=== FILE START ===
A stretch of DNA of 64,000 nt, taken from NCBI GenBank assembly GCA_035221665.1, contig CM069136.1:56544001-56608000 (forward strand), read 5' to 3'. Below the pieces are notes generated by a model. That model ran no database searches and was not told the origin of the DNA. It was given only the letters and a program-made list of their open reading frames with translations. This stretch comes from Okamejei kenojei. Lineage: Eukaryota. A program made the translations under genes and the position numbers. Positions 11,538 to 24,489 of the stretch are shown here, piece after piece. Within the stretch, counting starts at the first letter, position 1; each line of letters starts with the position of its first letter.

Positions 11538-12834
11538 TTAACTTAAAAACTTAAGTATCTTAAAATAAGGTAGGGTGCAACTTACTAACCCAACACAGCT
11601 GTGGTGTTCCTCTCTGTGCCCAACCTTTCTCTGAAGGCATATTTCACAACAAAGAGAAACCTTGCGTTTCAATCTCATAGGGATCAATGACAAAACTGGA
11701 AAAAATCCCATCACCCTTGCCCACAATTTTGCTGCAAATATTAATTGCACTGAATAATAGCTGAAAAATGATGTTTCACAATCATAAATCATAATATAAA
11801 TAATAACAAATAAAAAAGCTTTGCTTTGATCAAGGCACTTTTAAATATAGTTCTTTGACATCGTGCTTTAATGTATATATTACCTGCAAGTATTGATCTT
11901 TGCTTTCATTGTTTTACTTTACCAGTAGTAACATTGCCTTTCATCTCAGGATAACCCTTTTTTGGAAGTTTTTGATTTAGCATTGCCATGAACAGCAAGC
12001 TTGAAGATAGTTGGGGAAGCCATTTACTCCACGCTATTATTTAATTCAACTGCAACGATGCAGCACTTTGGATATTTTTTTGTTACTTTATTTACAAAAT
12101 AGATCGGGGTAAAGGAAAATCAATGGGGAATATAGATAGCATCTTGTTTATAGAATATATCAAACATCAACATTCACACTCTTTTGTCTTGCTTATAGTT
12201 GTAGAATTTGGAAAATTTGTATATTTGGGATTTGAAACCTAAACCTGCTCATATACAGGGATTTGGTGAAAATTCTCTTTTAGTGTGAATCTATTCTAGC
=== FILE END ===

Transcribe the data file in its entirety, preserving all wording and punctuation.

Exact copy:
A stretch of DNA of 64,000 nt, taken from NCBI GenBank assembly GCA_035221665.1, contig CM069136.1:56544001-56608000 (forward strand), read 5' to 3'. Below the pieces are notes generated by a model. That model ran no database searches and was not told the origin of the DNA. It was given only the letters and a program-made list of their open reading frames with translations. This stretch comes from Okamejei kenojei. Lineage: Eukaryota. A program made the translations under genes and the position numbers. Positions 11,538 to 24,489 of the stretch are shown here, piece after piece. Within the stretch, counting starts at the first letter, position 1; each line of letters starts with the position of its first letter.

Positions 11538-12834
11538 TTAACTTAAAAACTTAAGTATCTTAAAATAAGGTAGGGTGCAACTTACTAACCCAACACAGCT
11601 GTGGTGTTCCTCTCTGTGCCCAACCTTTCTCTGAAGGCATATTTCACAACAAAGAGAAACCTTGCGTTTCAATCTCATAGGGATCAATGACAAAACTGGA
11701 AAAAATCCCATCACCCTTGCCCACAATTTTGCTGCAAATATTAATTGCACTGAATAATAGCTGAAAAATGATGTTTCACAATCATAAATCATAATATAAA
11801 TAATAACAAATAAAAAAGCTTTGCTTTGATCAAGGCACTTTTAAATATAGTTCTTTGACATCGTGCTTTAATGTATATATTACCTGCAAGTATTGATCTT
11901 TGCTTTCATTGTTTTACTTTACCAGTAGTAACATTGCCTTTCATCTCAGGATAACCCTTTTTTGGAAGTTTTTGATTTAGCATTGCCATGAACAGCAAGC
12001 TTGAAGATAGTTGGGGAAGCCATTTACTCCACGCTATTATTTAATTCAACTGCAACGATGCAGCACTTTGGATATTTTTTTGTTACTTTATTTACAAAAT
12101 AGATCGGGGTAAAGGAAAATCAATGGGGAATATAGATAGCATCTTGTTTATAGAATATATCAAACATCAACATTCACACTCTTTTGTCTTGCTTATAGTT
12201 GTAGAATTTGGAAAATTTGTATATTTGGGATTTGAAACCTAAACCTGCTCATATACAGGGATTTGGTGAAAATTCTCTTTTAGTGTGAATCTATTCTAGC